Discover the Beauty of Lilacs and Learn How to Keep Them Fresh0 comments
Discover the Beauty of Lilacs and Learn How to Keep Them Fresh
The lilac is a beautiful, fragrant flower that has been cultivated for centuries. The hardy shrub can be found growing in gardens across the world, and it's easy to see why: these plants are stunningly beautiful and smell amazing!
Lilac has been cultivated since ancient times; it was first mentioned in literature by Theophrastus (371-287 B.C.), who called them "lilakoi" meaning "lily-like." They were later referred to as "syringa" by Pliny the Elder (23-79 A.D.). The name Syringa was given after Syrinx, the wood nymph, refused the advances of Pan, god of shepherds and hunters, and escaped only by turning into a river reed (we know, again with the Greek mythology- more on that later).
Varieties of Lilacs
The common lilac (Syringa vulgaris) is one of the most well-known varieties. It's a deciduous shrub that can grow up to 10 feet tall and wide, with fragrant blooms in shades of pink, purple, and white.
The dwarf Korean lilac (Syringa reticulata 'Kibun') is also known as "tree lilac" because it grows into a small tree shape rather than spreading out as other types of plants do. This type of plant produces fragrant flowers in shades of purple or white during springtime--and it doesn't need much water once established!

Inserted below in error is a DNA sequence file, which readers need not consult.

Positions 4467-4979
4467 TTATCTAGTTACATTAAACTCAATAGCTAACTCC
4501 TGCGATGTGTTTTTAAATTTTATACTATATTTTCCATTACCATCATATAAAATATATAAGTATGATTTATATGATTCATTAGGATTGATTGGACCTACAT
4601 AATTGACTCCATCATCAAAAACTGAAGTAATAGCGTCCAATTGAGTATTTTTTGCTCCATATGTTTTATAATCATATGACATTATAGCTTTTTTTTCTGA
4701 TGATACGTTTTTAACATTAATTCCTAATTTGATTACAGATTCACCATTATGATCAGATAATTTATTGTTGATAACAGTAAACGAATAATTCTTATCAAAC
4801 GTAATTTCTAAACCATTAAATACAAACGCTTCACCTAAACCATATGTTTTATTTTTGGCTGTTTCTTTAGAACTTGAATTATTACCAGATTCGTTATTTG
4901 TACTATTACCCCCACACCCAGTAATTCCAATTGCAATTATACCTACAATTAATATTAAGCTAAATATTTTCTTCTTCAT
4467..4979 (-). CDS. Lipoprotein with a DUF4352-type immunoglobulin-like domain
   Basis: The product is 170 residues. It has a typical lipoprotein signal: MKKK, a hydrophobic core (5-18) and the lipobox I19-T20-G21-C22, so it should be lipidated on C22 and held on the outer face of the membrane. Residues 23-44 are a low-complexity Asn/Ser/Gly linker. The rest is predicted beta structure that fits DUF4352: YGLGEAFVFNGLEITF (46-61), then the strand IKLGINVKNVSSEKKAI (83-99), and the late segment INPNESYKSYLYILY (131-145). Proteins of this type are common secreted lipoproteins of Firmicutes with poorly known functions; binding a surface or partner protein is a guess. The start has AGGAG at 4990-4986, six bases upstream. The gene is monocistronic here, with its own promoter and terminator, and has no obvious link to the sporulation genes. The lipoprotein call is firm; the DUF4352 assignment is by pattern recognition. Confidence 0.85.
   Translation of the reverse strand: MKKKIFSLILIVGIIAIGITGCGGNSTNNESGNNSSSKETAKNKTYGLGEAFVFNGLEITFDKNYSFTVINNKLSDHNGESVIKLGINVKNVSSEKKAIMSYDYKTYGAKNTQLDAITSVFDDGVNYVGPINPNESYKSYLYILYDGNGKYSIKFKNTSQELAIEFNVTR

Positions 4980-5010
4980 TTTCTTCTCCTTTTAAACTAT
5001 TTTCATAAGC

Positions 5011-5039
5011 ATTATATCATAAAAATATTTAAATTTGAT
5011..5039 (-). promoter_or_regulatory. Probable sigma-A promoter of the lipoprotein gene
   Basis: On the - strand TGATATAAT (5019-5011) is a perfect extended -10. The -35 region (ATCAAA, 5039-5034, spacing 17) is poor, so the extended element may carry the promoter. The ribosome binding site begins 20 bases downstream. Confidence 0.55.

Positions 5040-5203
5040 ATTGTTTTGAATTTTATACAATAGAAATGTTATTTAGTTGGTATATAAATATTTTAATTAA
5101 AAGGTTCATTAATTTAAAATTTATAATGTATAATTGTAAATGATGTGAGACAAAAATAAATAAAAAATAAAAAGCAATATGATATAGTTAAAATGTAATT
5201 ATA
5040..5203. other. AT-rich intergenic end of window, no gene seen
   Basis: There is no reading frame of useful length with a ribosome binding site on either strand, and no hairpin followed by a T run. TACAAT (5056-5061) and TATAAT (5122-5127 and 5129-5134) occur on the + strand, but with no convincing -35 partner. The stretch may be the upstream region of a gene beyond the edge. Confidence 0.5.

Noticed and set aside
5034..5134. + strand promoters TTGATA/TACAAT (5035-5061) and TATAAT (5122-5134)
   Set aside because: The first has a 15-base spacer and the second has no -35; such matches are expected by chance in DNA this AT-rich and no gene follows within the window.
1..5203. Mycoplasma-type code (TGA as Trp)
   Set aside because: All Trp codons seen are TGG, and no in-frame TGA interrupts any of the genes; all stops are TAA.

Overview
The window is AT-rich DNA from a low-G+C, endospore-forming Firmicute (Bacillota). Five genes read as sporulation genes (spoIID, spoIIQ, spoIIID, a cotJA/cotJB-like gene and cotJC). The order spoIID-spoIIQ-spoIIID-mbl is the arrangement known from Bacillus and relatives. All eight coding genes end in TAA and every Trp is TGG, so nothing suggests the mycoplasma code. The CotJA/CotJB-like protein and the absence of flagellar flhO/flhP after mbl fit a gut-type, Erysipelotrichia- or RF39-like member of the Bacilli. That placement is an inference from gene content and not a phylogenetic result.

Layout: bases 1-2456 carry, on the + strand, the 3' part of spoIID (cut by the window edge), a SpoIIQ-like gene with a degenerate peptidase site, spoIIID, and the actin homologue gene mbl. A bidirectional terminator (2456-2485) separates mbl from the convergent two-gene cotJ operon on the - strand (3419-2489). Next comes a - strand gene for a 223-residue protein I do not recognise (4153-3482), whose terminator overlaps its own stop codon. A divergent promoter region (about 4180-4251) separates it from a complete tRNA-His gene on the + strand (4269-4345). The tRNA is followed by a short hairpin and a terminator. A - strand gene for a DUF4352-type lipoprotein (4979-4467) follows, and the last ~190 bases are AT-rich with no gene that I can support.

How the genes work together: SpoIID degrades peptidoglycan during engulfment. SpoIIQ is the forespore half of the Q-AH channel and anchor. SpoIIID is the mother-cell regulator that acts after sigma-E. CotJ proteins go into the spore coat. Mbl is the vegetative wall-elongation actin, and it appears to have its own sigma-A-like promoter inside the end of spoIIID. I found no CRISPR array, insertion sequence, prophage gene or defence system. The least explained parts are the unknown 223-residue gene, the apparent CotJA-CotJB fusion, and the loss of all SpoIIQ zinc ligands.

The Japanese tree lilac (Syringa reticulata 'Choshu') is another popular choice among gardeners because they're easy to care for--they don't require much maintenance at all! Plus, these bushes produce beautiful pink flowers during late springtime; they're great for adding color to any landscape design project you may have planned this year!
Top Tips to Keep Your Lilac Fresh
Keeping lilacs fresh after cutting is quite different than growing them in the garden. One of our top tips is to immediately place the cut stems into a bucket of fresh, cool water. Allow the stems time to take up more water in a cool, dark place for another one to two hours before arranging them.
It is also important to cut the stems at a 45-degree angle and regularly add fresh water to keep them in the best shape. Before cutting, however, remember to remove any debris or foliage from the stem and make absolutely sure your water is clean. Allowing such things in the water will create a bacteria breeding ground, leading to quicker wilting of your bouquet.
Our top tip? Notice the lilac stem- they are thick and woody, so you need to "crack" the wood for the stem to absorb the water up to the flower head. Snap the lower end of the stem (or grab your nearest hammer) and peel the woody layer, leaving an exposed green skin. Creating that open space for the water to absorb through will keep them fresh for days.
Why Are So Many Flowers Based on Greek Tragedies?
Flowers have been used to symbolize different concepts like love, passion, and righteousness in many tales, and both Roman and Greek mythology frequently used flowers because of their ancient gods' habits bequeathed to people.
Encyclopedia.com notes that many flowers from around the world appear in mythology, including the anemone, carnation, hyacinth, lily, lotus, narcissus, poppy, rose, sunflower, and violet. And The lilac is no exception to the historic poetic myths of long-told tales.
Can I Find Lilac at the Hidden Garden?
Yes, you absolutely can! As lilac season approaches, we will incorporate more into our spring weddings, daily deliveries, and hotel arrangements.